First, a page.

Approaching a critical definition of spirituality

Experience is the heart of spirituality. Without rootage in experience, the concept of spirituality becomes empty. What is spirituality? It is the unfolding and articulation of the divine dimension in experience. Each person has a unique spirit. Each of us has a different spirituality. The divine dimension unfolds differently in each life. In a certain sense there is no such thing as spirituality per se. Much of what is called spirituality is merely ideological, an overlay of external concepts subsequently applied to experience. Spirituality in this sense is second-order reflection; it has become detached from the experience in which the divine is sensed, intuited or glimpsed. The danger of continuing to use the word '_spirituality' is that it is tautologous: it covers everything. It lacks edge and does not enable us to make crucial distinctions. Removed from the indigenous actuality and force of experience, the notion of spirituality risks the rectification of experience in language that either fades towards safety and blandness or wheels into the demented polemics of narcissistic revelation.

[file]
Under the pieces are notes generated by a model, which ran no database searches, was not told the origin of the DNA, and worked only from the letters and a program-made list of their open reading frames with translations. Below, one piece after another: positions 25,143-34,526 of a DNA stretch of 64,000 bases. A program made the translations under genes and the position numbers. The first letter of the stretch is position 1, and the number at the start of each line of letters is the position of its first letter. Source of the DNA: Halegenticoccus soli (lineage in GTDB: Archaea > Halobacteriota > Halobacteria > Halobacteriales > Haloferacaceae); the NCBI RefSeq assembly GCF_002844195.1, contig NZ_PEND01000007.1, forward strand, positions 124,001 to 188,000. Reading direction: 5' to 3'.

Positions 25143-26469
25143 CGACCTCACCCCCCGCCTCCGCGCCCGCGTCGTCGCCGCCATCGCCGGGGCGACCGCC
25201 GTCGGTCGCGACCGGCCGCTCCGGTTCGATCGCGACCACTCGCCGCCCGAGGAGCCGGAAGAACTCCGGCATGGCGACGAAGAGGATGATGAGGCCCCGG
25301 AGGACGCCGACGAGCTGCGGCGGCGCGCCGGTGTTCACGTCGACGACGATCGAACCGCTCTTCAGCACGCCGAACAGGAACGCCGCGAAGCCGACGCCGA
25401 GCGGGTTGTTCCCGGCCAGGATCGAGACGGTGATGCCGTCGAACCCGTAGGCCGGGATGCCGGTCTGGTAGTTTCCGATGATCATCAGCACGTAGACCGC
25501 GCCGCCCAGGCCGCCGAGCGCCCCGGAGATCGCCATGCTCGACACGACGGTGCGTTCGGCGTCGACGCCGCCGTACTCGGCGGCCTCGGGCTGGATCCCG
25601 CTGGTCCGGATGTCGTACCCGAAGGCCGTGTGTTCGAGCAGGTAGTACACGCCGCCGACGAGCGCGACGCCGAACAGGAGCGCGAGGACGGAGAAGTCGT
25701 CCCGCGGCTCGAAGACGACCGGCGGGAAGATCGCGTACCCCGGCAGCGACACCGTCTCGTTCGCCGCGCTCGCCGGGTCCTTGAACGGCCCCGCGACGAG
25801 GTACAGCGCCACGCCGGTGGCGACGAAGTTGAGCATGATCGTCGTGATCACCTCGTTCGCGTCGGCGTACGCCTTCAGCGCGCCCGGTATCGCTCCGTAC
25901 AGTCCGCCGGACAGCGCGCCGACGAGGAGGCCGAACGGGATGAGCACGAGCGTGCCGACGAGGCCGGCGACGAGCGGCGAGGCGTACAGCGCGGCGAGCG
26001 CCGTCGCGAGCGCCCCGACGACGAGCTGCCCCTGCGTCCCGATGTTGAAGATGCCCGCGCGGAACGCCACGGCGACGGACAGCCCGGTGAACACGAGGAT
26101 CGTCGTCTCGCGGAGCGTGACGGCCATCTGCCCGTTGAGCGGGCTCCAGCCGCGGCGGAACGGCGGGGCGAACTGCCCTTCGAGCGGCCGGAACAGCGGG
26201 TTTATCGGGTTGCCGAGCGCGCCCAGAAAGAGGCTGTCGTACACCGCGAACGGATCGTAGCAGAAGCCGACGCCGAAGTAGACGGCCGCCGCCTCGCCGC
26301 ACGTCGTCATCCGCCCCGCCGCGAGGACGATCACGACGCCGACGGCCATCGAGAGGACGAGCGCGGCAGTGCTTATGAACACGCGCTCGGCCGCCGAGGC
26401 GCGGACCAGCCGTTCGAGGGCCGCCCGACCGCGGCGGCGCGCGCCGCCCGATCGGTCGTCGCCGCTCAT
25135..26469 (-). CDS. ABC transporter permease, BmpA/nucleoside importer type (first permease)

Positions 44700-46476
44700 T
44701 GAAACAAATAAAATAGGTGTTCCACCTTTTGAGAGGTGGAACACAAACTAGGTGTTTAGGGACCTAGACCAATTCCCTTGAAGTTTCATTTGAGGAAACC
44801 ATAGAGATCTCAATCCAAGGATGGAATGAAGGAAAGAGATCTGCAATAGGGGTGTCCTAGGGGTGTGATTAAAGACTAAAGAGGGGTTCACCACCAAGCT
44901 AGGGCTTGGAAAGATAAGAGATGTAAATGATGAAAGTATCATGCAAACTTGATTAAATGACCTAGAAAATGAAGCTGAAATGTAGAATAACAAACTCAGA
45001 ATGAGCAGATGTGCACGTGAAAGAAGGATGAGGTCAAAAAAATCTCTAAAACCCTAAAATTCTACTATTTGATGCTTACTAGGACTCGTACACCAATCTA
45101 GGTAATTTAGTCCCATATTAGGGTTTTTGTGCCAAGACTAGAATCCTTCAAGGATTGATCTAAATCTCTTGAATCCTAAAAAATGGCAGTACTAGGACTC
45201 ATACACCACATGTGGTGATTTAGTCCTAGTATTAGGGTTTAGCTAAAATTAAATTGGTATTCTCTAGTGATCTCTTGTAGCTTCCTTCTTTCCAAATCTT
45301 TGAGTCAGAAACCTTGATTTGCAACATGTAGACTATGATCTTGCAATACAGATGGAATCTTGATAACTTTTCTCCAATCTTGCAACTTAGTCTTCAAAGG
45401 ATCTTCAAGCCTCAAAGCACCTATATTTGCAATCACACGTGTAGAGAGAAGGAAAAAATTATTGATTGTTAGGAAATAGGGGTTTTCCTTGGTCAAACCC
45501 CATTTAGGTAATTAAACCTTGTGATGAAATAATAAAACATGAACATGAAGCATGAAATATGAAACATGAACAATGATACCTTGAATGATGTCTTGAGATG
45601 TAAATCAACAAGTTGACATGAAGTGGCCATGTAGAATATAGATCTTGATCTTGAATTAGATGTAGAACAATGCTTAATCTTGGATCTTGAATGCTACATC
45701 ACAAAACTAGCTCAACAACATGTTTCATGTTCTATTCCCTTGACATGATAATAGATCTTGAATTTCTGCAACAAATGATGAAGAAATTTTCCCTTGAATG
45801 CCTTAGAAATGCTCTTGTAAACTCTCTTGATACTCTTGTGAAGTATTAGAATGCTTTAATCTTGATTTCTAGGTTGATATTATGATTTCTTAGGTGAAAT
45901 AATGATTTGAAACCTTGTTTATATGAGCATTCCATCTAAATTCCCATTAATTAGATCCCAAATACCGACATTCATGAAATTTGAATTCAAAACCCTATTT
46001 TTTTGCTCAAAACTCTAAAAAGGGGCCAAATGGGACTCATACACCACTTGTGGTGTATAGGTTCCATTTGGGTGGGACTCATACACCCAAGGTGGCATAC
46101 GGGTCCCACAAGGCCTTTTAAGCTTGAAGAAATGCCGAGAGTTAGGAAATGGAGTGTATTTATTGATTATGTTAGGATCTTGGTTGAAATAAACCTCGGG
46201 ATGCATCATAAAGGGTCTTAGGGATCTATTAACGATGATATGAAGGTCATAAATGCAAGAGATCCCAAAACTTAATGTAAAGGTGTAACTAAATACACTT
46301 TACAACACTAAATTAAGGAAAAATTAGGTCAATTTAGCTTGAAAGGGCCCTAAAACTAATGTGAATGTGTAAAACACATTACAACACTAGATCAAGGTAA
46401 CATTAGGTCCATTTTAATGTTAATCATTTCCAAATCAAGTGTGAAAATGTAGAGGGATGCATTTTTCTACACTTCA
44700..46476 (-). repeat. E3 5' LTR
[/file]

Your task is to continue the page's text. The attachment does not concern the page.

Authentic spiritual writing should have the danger of the 'two­ edged sword'. it should be taut and hold that creative tension between redemptive illumination and prophetic challenge. Most of what passes for spiritual writing nowadays is safe, bland and repetitive. It is 'flat earth' talk that spreads smoothly on to any thought surface. It lacks any infusion of the raw otherness or the danger of the transcendent. The God behind it seems to be asleep. It is patently feeble at awakening or engaging any of the deeper presences in the soul. Spirituality seminars, religious discussion groups and prayer circles seem to be submerged under great white drifts of this repetitive snow-talk. When a gust of questioning or a ray of criticism comes through, this snow-talk melts as if it were never there. Bookshops are full of spiritual books that are often empty and inane. The mediocre and the banal are necessary in offering us respite from the searing fire of the soul. The banal quietly sustains the normality of routines that save us from falling totally into the abyss of ourselves. However, when banality is fitted with a turbo motor as so often in contemporary spirituality, it becomes grating and unbearable. The proper echo of emptiness is silence, not intensity.